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Compelling Planetary Science Missions: What Comes After the Top Five?

7 Jan 2011, 15:34 UTC
Compelling Planetary Science Missions: What Comes After the Top Five?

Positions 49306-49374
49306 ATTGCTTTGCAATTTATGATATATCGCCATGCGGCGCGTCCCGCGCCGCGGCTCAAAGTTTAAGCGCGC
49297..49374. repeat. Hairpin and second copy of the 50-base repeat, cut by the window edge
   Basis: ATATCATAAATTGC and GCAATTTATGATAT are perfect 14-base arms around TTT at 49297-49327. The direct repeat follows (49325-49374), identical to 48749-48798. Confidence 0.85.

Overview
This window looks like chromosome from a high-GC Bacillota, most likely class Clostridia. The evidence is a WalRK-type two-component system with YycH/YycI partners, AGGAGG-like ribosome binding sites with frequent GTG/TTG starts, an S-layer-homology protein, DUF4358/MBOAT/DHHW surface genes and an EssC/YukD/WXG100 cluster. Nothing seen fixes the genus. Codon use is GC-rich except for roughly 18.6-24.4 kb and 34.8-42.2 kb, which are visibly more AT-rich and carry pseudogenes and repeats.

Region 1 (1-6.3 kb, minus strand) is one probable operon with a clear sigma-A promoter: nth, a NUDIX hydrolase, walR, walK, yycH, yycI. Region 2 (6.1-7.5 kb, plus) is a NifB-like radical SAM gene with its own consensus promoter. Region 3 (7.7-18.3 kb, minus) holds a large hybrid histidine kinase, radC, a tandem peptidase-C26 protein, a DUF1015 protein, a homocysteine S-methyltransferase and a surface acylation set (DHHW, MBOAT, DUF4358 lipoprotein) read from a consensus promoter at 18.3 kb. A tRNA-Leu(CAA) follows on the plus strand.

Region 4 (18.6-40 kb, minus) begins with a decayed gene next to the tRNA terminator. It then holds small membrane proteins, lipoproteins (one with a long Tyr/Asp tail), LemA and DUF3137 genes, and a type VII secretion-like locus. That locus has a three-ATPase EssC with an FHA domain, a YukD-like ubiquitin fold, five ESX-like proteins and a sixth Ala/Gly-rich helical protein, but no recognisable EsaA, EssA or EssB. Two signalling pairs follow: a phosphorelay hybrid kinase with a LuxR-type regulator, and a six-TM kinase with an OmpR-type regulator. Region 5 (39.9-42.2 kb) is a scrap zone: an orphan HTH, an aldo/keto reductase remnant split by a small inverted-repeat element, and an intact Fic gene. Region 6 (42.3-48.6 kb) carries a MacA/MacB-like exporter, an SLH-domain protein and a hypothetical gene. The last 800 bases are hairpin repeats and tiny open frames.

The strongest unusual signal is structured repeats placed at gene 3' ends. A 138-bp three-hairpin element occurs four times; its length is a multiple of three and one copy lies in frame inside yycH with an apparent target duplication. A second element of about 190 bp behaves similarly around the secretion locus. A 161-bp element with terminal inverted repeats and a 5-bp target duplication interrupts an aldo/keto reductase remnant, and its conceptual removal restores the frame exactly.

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This completes a series of posts inspired by a similar set of posts at Future Planetary Exploration blog selecting the 5 most compelling missions from the Planetary Science Decadal Survey list. This presents my point of view of the type of planetary science accomplishments possible through the next Decade's work beyond what I found to be the 5 most compelling missions from the Decadal Survey list.First, let's review the missions I selected, and their estimated FY15 costs with reserves:Lunar Polar Volatiles Explorer - long-range rover with drill - $1,132MEnceladus Orbiter - Saturn tour followed by Enceladus orbit - $1,613MMars Polar Climate Mission (2 selections from Decadal Survey options) - climate and weather orbiter and polar subsurface sampler lander - $613M + $860M = 1,473MMars Geophysical Network - 2 geophysical landers - $1,015MLunar Geophysical Network - 4 geophysical landers - $903MThis selection is consistent with this blog's theme of restoring the Vision for Space Exploration that was, with some exceptions like LRO and LCROSS, lost in 2005 with the onset of Constellation. It covers the "Moon, Mars, and beyond" idea almost a bit too literally, since (in my view) Planetary Science should "lean a bit" in this direction while still being ...

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